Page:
The patient was not eating his food. He was afraid the blindness was permanent. In addition, there were no abnormalities on the echocardiogram and the patient did not respond to antibiotics. Dr. House wanted to increase the dosage, but Dr. Chase pointed out that a dose that high would likely damage the patient's kidneys. However, Dr. House increased the dosage in any case as the patient was dying. Dr. Chase suggested removing some vitreous humor from the left eye to allow the retinal artery to expand, perhaps dislodging the clot. Dr. House agreed. Dr. Chase performed the procedure and it worked - the patient's eyesight returned.
Dr. Cameron still thought it was lupus. However, Dr. House pointed out that lupus has a slower presentation. He thought it was hepatitis E. However, he agreed that lupus was more likely than hepatitis E. However, he wanted to rule out hepatitis E before treating the patient for lupus because if it was hepatitis, the lupus treatment would kill him. However, there is no treatment for hepatitis E. He wanted to put the patient on solumedrol. His theory was that if the patient did have hepatitis E, the patient would get worse, but not so bad that they couldn't cure him. If the patient didn't get worse, they could treat him for lupus. Dr. Foreman pointed out that they could not get the father's consent to treatment if they told him the truth. Dr. House told Dr. Cameron to get consent because the patient's father trusted her. Dr. Cameron finally decided to tell the patient's father that she didn't think it was hepatitis.
Dr. Cuddy admonished Dr. House for asking Dr. Cameron to lie to the patient's father. Dr. House also refused to let Dr. Cameron treat for lupus to pressure the father to provide consent. When the father learned that his son was too weak to transfer, he agreed to the solumedrol. However, before they started the treatment, the patient started having hallucinations about someone named "Jules". The doctors then noticed the patient was essentially lying in a pool of his own blood from a rectal bleed. The patient went into hypervolemic shock. His blood pressure dropped to 60, and his heart rate rose to 140. Dr. Cameron called for an angiography stat.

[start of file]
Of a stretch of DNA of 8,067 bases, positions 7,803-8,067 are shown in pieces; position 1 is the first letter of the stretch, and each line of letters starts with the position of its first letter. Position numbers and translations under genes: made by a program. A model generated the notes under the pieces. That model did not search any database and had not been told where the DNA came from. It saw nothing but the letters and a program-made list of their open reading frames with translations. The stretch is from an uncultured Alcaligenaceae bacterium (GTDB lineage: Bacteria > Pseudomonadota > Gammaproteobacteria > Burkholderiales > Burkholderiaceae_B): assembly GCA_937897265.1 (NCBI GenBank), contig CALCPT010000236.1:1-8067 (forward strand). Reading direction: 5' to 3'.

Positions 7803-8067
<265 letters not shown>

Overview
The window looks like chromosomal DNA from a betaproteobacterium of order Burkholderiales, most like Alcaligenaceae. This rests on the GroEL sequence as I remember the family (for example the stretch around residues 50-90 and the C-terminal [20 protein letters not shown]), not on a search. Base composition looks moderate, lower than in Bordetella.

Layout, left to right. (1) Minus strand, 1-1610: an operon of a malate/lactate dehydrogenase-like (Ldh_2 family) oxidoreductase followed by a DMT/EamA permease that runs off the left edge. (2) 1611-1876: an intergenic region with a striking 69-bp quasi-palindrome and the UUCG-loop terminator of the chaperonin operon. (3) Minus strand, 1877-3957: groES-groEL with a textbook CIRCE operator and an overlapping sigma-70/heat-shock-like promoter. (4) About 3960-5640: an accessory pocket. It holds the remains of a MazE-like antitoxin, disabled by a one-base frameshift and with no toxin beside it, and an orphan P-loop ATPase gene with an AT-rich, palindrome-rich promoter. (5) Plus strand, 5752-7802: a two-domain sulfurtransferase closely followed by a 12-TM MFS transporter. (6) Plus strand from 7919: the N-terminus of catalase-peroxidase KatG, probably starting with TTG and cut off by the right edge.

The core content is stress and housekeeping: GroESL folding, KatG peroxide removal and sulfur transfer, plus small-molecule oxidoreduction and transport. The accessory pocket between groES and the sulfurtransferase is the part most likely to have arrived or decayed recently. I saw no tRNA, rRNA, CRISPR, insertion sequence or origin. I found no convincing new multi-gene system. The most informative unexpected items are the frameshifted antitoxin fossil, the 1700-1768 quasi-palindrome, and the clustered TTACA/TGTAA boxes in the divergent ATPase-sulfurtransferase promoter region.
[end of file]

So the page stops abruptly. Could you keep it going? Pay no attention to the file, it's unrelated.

The angiography revealed severe bleeding throughout the digestive tract and severe hemodynamic compromise. The hallucinations seemed to indicate psychosis which was another diagnostic criteria for lupus. Dr. House once again pointed out that the disease was progressing too quickly to be lupus - lupus would take years to cause these symptoms, not a week. Dr. Cameron pointed out that due to the delay in treatment, the patient now needed a liver transplant. Dr. House had them put the patient on the transplant list and try to get him a new liver as soon as possible.
Dr. House asked the father about "Jules" and it turned out to be the family cat. As it was a real cat, Dr. House pointed out that it was not psychosis, but just a hallucination. He still didn't think it was lupus. The father said it was irrelevant because the cat was dead. Dr. House wondered what happened to the cat, but the girlfriend pointed out it was about 15 and died of old age. The cat slept with the patient and Dr. House ordered Dr. Foreman and Dr. Chase to disinter the cat's body. Dr. House started an autopsy on the cat.
A new liver arrived for the patient, and the patient was prepared for transplant surgery. However, Dr. House stopped the surgery as he determined the cat had died from massive internal bleeding and liver failure due to acute napthalene poisoning. He realized the patient's 14 pound weight loss in hospital released the napthalene from where it was stored - in his fat cells. When confronted by the father he told him that if the patient had the surgery, the napthalene would continue to be released. The patient just needed calories to stop him from burning fat. Dr. Cameron convinced the father to trust Dr. House. Dr. Chase and Dr. Foreman did the environmental scan and found the source of the napthalene - a huge nest of termites surrounding the patient's room. The patient was given food and his INR dropped and his red blood cell count started to climb. The patient's liver function was restored and his prognosis was excellent.